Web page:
But first, have the talk with your child. Let him know you have two hats, "Dad" and "Coach." When you are at practice or games, the "Dad" hat comes off and the "Coach" hat goes on. Let her know what that means. No special treatment, but no exceedingly higher expectations either. You might want to ask what your child expects from a coach. If your child is very young, she may not be able to articulate this. If your child is older or has played for other coaches before, ask him what he liked or didn't like about other coaches' styles. While you can't necessarily custom-make yourself to suit your child's needs, since you bring your own experiences and personality to the job, it may be helpful to know what has or hasn't worked with your child. Likely he isn't the only one who felt that way.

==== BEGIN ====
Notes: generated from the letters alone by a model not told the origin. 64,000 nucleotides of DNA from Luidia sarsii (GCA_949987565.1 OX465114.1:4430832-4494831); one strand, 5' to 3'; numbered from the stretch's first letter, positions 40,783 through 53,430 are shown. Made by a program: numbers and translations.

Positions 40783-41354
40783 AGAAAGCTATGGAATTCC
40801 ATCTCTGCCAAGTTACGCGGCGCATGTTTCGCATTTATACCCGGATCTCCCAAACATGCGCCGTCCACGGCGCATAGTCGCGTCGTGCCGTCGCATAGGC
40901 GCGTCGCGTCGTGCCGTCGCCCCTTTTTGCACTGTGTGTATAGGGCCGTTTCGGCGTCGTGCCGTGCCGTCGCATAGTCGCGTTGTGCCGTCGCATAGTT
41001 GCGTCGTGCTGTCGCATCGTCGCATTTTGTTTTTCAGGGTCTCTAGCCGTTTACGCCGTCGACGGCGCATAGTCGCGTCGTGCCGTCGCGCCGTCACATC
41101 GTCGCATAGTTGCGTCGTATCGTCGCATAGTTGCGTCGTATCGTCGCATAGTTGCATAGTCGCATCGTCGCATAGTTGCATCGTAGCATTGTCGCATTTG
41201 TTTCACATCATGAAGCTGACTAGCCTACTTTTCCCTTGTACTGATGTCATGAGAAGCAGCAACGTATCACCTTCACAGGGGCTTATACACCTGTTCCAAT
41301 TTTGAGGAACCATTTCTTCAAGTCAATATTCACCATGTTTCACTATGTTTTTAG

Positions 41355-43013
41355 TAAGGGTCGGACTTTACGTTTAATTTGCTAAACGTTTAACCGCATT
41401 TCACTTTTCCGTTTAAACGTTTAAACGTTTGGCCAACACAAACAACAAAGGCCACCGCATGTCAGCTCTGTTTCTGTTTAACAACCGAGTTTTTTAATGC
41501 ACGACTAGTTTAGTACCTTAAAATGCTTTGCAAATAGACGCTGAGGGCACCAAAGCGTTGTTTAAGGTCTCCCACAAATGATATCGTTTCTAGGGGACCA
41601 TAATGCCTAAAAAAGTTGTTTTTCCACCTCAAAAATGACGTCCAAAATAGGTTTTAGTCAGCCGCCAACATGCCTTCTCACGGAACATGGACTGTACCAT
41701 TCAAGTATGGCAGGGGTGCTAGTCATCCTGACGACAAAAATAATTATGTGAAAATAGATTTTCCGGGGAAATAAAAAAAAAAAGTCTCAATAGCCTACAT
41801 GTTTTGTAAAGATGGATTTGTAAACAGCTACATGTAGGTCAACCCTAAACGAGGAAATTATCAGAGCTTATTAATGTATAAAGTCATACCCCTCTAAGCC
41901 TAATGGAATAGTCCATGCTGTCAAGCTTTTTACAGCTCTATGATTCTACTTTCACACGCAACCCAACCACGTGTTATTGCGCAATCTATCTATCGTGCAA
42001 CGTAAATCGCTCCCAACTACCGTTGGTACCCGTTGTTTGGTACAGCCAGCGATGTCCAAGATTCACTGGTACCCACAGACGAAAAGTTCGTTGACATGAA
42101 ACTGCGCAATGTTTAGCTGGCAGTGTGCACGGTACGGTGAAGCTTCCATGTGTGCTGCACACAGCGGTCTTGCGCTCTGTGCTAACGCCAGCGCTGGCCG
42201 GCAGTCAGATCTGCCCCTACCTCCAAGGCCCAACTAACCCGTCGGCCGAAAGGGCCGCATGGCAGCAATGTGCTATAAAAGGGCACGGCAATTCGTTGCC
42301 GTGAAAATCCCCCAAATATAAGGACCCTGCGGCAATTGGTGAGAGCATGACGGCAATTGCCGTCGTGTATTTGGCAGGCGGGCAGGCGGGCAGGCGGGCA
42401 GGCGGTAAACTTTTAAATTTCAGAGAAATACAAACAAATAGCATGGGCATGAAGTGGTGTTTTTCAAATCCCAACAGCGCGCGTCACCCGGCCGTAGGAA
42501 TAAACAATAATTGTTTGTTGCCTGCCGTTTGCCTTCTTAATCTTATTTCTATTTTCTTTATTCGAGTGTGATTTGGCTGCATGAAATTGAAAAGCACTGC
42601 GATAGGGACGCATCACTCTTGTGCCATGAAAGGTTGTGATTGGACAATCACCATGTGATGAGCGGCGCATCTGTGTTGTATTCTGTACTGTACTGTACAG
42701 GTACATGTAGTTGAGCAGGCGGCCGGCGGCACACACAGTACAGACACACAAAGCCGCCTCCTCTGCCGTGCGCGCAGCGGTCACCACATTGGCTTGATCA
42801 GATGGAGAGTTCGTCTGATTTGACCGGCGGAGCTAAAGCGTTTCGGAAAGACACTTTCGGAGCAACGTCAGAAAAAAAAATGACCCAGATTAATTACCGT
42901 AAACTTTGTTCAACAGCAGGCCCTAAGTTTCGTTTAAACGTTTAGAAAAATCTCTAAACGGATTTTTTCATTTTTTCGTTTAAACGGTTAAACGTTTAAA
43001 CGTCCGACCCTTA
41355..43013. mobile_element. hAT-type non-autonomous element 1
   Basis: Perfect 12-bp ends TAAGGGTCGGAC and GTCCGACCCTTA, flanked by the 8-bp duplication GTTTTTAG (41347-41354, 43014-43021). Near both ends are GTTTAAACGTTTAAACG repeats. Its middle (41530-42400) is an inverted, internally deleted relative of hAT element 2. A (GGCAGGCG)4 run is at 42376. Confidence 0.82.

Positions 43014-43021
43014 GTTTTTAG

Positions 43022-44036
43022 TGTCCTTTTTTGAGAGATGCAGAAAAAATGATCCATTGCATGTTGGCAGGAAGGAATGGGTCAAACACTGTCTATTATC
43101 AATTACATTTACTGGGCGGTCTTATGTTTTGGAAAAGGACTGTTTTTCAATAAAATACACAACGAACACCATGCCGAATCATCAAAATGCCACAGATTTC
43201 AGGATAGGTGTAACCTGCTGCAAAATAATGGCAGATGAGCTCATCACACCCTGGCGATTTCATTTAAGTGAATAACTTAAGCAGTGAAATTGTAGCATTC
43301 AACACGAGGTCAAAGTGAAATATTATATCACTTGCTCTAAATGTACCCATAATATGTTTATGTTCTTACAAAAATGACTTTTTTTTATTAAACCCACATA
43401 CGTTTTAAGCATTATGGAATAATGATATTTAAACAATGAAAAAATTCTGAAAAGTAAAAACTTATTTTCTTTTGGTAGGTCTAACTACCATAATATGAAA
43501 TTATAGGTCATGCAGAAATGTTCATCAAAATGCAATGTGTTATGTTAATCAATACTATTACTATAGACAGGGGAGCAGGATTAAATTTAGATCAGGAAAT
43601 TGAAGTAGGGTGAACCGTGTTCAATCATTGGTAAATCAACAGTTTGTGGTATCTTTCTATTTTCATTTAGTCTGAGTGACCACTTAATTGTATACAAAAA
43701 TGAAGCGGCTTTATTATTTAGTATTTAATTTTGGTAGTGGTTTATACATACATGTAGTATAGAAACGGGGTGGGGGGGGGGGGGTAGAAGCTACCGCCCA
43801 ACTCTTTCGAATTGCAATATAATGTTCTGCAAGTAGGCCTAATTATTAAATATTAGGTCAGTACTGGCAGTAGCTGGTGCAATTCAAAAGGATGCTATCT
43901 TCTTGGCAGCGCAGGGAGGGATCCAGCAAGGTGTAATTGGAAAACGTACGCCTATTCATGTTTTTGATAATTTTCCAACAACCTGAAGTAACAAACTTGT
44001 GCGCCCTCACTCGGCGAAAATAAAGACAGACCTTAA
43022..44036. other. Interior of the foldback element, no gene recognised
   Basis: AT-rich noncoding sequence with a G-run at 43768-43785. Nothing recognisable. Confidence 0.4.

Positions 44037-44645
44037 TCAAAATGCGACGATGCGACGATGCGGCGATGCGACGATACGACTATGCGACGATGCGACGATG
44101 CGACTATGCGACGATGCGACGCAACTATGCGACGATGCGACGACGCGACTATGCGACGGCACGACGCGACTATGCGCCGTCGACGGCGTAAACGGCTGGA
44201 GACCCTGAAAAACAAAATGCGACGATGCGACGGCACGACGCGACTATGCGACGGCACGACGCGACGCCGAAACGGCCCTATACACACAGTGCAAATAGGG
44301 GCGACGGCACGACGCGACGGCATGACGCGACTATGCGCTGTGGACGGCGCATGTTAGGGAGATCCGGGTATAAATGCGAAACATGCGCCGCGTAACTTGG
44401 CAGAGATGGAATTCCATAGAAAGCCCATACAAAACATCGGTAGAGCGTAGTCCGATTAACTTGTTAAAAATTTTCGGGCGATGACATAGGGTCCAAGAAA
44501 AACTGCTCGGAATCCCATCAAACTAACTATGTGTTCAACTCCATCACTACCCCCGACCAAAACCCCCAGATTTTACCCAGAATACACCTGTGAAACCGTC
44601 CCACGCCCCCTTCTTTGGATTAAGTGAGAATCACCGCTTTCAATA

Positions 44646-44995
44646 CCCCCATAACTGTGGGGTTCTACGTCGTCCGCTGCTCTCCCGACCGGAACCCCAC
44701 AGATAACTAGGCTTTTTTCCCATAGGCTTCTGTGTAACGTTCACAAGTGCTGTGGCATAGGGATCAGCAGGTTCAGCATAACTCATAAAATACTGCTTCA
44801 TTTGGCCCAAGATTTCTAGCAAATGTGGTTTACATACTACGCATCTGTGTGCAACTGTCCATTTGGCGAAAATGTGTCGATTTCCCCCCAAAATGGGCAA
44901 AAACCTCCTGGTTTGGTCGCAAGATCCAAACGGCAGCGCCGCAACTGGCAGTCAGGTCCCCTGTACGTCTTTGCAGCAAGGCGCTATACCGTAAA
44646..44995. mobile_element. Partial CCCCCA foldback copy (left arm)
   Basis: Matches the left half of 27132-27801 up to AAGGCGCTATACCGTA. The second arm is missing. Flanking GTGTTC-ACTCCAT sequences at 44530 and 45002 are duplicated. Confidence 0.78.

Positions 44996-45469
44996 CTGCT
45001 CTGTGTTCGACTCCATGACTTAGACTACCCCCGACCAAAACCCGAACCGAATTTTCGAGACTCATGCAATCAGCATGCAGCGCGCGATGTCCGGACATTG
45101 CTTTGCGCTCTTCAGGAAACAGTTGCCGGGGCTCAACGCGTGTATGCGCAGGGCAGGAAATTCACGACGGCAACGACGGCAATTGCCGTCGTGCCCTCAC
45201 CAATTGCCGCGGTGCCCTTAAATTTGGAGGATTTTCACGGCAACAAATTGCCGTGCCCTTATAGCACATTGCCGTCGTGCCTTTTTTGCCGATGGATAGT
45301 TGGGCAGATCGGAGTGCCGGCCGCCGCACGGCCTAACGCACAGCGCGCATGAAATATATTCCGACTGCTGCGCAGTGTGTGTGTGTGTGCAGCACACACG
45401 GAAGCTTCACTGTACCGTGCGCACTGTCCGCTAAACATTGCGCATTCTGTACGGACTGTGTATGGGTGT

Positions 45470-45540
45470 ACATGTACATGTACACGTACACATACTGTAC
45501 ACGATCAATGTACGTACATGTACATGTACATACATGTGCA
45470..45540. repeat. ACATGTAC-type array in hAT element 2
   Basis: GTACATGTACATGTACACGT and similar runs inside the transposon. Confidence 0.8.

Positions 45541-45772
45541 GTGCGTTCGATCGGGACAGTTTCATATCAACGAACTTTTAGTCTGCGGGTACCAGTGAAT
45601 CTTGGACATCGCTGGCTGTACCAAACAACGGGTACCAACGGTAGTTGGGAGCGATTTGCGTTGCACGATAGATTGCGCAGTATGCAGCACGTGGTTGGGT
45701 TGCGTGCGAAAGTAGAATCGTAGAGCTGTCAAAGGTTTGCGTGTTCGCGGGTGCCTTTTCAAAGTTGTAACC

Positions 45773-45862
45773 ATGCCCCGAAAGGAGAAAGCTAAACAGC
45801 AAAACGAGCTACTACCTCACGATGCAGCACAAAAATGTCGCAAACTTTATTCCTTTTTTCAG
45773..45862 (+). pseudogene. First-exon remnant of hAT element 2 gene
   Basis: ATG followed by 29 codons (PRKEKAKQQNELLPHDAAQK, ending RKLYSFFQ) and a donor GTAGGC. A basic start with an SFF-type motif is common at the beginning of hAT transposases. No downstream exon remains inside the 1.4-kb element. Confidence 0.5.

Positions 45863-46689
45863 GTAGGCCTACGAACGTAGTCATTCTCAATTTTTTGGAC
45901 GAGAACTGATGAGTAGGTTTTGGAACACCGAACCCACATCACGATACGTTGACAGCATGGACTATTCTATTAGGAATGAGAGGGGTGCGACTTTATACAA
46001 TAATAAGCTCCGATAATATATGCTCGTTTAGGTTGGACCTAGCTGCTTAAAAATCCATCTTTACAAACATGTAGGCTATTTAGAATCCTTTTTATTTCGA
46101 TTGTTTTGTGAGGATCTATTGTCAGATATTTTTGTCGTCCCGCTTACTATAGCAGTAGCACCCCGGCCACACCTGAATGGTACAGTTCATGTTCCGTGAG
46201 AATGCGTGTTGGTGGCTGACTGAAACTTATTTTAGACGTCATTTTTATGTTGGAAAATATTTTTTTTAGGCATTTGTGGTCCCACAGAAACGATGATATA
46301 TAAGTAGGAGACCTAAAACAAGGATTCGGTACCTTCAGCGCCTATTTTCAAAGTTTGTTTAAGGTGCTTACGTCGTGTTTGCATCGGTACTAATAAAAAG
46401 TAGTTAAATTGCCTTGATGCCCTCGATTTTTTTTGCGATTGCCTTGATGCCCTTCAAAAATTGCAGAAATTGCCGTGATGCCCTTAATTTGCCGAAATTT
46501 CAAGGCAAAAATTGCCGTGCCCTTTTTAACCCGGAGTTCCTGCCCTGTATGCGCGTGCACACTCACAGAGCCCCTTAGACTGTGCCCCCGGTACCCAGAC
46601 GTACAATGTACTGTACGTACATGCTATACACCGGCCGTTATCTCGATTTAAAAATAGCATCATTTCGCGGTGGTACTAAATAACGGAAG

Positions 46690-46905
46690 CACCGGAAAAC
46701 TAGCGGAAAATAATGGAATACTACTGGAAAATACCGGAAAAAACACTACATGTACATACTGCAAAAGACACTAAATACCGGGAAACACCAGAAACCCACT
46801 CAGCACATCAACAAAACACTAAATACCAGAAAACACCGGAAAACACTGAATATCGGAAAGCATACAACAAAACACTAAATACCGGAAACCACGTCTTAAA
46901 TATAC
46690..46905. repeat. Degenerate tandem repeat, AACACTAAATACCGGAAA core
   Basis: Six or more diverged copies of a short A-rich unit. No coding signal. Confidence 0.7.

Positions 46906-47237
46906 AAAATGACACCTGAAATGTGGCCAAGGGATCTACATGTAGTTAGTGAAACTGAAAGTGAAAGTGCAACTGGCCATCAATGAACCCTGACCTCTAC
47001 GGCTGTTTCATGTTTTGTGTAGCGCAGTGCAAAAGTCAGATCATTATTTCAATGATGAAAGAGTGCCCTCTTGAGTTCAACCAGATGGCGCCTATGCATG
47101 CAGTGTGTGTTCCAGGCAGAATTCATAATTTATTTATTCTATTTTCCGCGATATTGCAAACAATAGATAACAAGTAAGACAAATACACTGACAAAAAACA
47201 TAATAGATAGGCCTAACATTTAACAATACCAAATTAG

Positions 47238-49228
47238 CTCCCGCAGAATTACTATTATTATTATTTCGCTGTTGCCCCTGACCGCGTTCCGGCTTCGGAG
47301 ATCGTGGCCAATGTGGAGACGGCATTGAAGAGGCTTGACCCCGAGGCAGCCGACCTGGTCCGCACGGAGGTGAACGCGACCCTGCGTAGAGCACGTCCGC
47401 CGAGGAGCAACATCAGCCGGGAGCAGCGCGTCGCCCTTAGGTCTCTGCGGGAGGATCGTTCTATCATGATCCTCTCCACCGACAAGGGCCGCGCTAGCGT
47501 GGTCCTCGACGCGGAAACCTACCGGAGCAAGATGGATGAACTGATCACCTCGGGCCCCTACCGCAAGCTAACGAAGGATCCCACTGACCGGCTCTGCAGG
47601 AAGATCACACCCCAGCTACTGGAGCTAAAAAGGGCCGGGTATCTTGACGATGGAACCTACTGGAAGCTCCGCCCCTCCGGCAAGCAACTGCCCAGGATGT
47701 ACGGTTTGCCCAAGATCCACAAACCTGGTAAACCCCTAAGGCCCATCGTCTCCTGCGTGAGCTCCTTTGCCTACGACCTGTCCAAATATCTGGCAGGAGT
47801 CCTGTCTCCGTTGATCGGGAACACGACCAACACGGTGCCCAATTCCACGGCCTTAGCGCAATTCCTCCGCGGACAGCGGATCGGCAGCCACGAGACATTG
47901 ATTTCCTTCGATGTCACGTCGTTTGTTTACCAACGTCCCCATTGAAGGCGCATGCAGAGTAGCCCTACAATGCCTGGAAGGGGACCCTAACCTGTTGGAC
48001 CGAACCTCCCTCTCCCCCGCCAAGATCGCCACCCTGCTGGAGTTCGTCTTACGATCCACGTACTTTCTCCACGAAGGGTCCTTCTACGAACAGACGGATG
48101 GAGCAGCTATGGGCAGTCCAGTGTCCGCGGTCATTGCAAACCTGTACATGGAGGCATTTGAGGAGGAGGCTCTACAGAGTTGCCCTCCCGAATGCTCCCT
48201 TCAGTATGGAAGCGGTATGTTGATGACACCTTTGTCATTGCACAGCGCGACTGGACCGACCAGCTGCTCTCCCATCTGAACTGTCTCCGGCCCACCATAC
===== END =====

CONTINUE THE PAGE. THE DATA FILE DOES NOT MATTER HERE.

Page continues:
In your discussion with the team and parents, outline clearly what your expectations are of each of them. Let them know how you plan to run your practices, what level of involvement and commitment you expect from them, and what you will give, yourself, as their coach. Tell them in clear terms that if they are committed, participate fully and do well, they will play and will be successful. Let them know, too, that if they fall short in these areas, they may not play as much or be as successful. Some coaches, for example, have a rule about being on time to practice (this shows commitment). If a player is late or misses a practice without valid reason, he or she may not play at all in the game, or at least may not start. As with parenting and making rules for your children at home, a coach should be clear with expectations, and with consequences. When these are laid out, they are objective and clear cut. Everyone follows them, including your own child. This can help you to avoid the appearance of favoritism, which is often perceived by others, parents and teammates alike.